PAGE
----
had the misfortune last night of being tired and irritable and trapped on the couch with no mind nor motivation to do anything but watch TV. i chose a time slot with a super black hole of quality programming and resigned myself to watching off the rails. well did that pep me up. or rile me up should i say. so much venom to direct at it, i don’t know where to start. could it be the speed-dating editing which compressed all topics into a kaleidoscope of garish images, rendered absolutely meaningless? is it the derivative, gok-wan style presenting (why, oh why, would anyone look to gok-wan as inspiration? isn’t he now relegated to z-list makeover magazines? the game is up gok) is it the trite and sycophantic hosts preening over the unfortunate souls who look to this programme to transform their life via make up and tailoring? this oprah-style assault on the superficial as a cure to all modern ails is difficult enough to stomach with the nauseating, ‘go getting’ attitude of the yanks, but when it is appropriated for a cheap, rushed, irish rip-off, the results are positively bile-inducing. the episode last night is a case in point – a downtrodden mother from tipperary was looking for a bit of vim and pep and by god off the rails were going to give it to her. in the pedantic, formulaic introduction where they waltz through her wardrobe, forcing her to deride everything she owns as grotesque and hideous etcetc, she happened to mention that she would like to burn everything. it was just a throwaway statement, a naturalised phrase in the irish vernacular – but the producers latched on to this as having some sort of epic mise-en-scene potential. cue literal burning of clothes. the stage is set – a random washing line is assembled in some council estate (the only place to light a fire without too much cause for questioning); some rags are strung out, the presenter whips out some sort of fire hose and sets the clothes alight. a fairly unimpressive set of flames lick the clothes for a few seconds before a fire ambulance puts out the fire. A FIRE AMBULANCE. in the middle of the greatest recession of all time, when front-liners are going on strike for fear of cuts, when taxes are gobbling the nations coffers, off the rails manages to elicit the fire service to keep control of a mock, ceremonial, wardrobe burning session. the shame. the shame. this coupled with outrageously obvious styling tips (ladies, take note – high heels make your legs look longer*) and outrageously bad styling tips (too tight, too short dress on curvaceous lady = no no right? see also matching dress, tights and shoes in bold block colours on a short lady. what???) outrageously pointless chummy chats with hairdressers, make-up artists, and the miscellaneous crew that make up the irish style world….very unflattering styling, quick and uninformative interviews with rich irish women about their shopping habits…and what are you left with? half an hour of fashion drivel that does absolutely nothing for our fashion credentials. the previous series was infinitely better natch, but even that limped along in a haze of ‘irish celebrities’ propping up a sinking ship by offering intimate tips on how to find the perfect hat for the races and re-creating that ‘marbella glow’ at home. why isn’t there a clever, directional, tightly edited fashion programme?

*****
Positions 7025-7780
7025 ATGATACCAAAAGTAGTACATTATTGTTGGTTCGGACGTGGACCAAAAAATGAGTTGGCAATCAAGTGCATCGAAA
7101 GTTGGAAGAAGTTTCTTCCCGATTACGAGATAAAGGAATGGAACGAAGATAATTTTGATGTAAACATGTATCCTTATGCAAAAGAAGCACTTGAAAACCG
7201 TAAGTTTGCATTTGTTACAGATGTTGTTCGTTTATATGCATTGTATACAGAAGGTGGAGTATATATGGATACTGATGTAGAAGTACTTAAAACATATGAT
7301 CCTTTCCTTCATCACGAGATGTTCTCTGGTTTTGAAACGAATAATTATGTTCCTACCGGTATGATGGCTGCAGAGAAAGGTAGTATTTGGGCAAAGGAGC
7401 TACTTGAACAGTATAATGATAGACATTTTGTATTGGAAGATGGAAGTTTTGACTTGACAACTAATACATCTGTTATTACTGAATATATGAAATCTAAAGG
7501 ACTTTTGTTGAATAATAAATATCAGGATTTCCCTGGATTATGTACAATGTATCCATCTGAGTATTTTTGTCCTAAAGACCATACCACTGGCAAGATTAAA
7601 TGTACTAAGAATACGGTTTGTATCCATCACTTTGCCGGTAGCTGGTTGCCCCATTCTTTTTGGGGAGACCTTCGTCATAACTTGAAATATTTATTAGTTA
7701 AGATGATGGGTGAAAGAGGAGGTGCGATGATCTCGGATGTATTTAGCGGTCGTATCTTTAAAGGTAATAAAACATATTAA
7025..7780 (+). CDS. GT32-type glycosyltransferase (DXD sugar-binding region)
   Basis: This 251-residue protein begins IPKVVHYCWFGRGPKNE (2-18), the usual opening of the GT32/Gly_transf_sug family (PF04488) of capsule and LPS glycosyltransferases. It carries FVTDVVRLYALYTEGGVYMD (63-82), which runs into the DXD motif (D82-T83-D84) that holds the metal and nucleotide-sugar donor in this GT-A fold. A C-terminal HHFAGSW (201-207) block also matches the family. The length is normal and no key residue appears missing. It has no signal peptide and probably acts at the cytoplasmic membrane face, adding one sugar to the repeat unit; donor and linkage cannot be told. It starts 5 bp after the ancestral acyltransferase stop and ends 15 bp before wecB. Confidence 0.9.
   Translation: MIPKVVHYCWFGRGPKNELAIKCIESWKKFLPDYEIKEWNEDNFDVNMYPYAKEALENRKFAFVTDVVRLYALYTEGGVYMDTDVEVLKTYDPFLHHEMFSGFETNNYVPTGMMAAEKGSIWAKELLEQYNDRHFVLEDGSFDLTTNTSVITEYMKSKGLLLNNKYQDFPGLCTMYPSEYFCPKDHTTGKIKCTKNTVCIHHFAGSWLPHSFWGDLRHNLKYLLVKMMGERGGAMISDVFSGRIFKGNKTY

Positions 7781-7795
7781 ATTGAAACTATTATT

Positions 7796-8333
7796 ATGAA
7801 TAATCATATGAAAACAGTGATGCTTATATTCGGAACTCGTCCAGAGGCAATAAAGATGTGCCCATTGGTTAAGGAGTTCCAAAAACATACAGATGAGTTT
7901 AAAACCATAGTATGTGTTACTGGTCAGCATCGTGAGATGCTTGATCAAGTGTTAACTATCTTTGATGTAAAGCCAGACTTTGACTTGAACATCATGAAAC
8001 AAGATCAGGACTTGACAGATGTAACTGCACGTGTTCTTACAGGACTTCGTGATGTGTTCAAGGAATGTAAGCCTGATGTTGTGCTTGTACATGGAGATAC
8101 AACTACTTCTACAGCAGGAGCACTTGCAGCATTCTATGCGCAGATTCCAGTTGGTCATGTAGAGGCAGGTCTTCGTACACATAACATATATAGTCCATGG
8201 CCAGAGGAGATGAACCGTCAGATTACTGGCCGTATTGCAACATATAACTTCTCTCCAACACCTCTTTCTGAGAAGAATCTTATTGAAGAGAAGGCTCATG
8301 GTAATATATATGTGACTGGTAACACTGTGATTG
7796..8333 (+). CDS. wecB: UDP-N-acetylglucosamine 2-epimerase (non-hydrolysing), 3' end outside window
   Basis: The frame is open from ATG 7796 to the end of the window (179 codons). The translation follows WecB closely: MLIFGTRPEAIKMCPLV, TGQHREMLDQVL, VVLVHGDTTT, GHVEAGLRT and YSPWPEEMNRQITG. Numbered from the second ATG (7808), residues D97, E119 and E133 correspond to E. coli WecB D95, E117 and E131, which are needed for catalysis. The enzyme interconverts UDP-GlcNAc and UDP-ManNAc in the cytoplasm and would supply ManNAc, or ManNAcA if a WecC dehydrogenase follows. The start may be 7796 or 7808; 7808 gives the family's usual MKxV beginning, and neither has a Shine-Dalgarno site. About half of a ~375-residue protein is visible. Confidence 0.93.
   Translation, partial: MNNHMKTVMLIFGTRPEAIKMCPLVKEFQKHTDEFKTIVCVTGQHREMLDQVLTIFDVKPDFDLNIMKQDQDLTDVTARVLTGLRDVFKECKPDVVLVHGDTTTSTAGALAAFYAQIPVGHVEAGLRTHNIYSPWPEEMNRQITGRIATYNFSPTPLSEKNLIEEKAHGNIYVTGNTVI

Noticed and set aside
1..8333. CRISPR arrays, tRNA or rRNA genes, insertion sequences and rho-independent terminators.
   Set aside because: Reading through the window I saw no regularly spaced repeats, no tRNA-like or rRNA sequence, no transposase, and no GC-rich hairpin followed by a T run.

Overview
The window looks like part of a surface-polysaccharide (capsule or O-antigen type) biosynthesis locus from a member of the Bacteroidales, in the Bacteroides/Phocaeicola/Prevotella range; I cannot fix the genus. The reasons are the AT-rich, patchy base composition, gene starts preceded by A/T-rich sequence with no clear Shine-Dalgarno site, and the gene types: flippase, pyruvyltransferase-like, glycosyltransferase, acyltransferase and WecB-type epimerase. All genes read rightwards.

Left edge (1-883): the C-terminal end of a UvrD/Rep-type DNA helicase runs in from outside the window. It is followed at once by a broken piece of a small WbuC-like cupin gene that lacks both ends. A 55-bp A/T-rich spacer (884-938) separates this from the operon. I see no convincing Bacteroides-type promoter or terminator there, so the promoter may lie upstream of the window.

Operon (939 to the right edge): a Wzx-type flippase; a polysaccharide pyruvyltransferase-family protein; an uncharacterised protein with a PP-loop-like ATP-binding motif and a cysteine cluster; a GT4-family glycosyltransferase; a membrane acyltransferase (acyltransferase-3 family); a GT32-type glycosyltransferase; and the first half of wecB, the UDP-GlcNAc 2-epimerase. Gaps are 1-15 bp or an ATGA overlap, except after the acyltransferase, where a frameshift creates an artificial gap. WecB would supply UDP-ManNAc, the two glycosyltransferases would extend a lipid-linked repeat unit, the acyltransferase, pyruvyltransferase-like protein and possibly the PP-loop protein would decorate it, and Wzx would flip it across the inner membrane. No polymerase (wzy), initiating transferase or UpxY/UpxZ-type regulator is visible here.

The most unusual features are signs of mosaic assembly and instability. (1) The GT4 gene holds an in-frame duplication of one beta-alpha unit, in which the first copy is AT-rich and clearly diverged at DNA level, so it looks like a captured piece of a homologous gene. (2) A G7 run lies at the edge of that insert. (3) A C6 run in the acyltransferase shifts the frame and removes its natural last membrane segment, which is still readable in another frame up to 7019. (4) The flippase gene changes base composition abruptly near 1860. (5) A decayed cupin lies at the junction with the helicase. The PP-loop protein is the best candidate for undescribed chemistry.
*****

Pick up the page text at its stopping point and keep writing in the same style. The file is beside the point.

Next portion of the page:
*actual quote from programme: “Heels are essential in making people look longer and ultimately slimmer”.  i say that to myself in the mirror three times every morning.

would you take style tips off this man?

would you take style tips off this man?

not a very flattering look

is this fashion forward?

more styling, less smiling (inanely)

more styling, less smiling (inanely)

rich irish women smiling inanely

rich irish women smiling inanely

unparalleled production values

unparalleled production values

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